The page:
Please, Thank You, Marriage

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As a an American Baby Boomer son of two Great Generation veterans of WWII (both served in the US Navy) I was trained to say please and thank you at every turn. As a Chinese woman who has never traveled outside of the Middle Kingdom, that personal habit annoys my wife more than any other.

The Chinese divide people into two groups – those they have a personal connection to and those they don’t. Within the first group, nothing tops the connection to your children. Parents, spouse, and siblings follow, pretty much in equal order. They are all important with a capital I.

With connection comes obligation. It is assumed that adult children will take care of their aging parents. And parents will often sacrifice their careers, their personal pleasure, and their own ambitions to insure their child has the best possible chance for a comfortable life. (There is no literal translation of the concept from Chinese to English but I think the word ‘ze ren’ comes closest.)

Obligation, however, works both ways. ‘I owe you’ means ‘We owe each other’ in China. Neither side of a connection has more or less obligation than the other.

That much is pretty easy to understand. What took me a long time to truly comprehend, however, is that obligation comes with certain expectations. Intimacy is the wrong word since it denotes a certain emotional attachment that isn’t necessarily part of the equation. Perhaps oneness is a better description but that’s a little vague and open to interpretation.

The point is that my Chinese wife is continually perplexed, and more than a little put off, when I say please and thank you to her. She inevitably retorts, “Why you say thank you?” or “Why you say please?” and then looks at me suspiciously, as if I’m hiding something or just impossible to figure out.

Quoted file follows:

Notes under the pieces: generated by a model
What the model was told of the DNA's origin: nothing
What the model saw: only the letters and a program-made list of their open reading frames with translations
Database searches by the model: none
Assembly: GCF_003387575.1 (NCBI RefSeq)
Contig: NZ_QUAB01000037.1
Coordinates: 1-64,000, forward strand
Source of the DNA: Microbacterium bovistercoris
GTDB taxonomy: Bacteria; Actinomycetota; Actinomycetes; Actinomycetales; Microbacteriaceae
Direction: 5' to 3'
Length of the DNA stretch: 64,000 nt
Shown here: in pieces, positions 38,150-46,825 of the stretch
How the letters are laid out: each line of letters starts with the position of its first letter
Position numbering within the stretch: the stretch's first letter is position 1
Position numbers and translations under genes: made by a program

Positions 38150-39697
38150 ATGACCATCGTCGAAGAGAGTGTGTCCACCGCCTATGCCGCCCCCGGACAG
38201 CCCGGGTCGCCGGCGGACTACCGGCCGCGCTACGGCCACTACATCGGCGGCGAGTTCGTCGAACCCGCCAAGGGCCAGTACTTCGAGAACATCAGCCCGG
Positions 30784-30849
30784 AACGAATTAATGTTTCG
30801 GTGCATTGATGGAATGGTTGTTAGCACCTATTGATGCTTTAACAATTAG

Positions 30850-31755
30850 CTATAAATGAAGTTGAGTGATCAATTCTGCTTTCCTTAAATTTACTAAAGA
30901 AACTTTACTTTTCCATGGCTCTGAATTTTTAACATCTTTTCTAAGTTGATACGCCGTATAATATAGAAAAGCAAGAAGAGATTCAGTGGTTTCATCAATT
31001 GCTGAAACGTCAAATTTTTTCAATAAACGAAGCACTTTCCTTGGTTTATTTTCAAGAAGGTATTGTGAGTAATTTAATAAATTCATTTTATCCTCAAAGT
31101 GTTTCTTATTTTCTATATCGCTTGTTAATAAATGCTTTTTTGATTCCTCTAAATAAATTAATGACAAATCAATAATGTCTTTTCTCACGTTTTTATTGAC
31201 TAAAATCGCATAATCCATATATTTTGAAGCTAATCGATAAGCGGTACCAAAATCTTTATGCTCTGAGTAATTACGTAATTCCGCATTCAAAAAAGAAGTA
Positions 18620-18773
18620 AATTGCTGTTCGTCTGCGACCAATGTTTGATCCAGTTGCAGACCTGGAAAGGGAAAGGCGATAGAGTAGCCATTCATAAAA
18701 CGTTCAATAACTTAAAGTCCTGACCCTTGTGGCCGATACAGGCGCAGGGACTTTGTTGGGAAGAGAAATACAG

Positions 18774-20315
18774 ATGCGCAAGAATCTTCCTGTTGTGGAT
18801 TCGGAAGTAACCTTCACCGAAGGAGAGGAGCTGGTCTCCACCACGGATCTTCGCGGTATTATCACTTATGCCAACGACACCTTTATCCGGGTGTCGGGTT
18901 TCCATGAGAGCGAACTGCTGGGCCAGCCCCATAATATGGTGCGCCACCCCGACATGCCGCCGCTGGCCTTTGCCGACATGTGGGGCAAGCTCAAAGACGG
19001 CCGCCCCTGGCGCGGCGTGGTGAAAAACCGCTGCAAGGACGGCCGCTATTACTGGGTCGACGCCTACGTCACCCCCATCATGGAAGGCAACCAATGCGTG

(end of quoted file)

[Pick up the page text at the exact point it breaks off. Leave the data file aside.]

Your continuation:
Erich Segal, author of the book, Love Story, made the phrase “Love means never having to say you’re sorry” famous in the West. I suspect that the Chinese were a little perplexed by that. In their culture, love is not the issue. Connection is.

The beauty of that, of course, is that connection is lot easier to identify than love. Writers and poets are still trying to figure out what love means and probably always will be. You don’t need a marriage counselor to figure out what connection is.

At 62 I am far too old to break lifelong habits. I have, however, come to see the inherent beauty of the Chinese perspective. When I say please to my spouse there is an inherent implication that I am requesting something outside of the normal boundaries of obligation. With marriage, however, there should be no boundaries.

So, what am I suggesting when I say please and thank you? Am I suggesting that there are limits to my sense of obligation? And what are those limits? Defining them would be to sail into murky waters indeed.

And isn’t that where a lot of marriages fail? We start splitting hairs over things like obligation and the meaning of marriage and our role within it? Trust collapses; sex evaporates; connection dwindles; the marriage ultimately fails.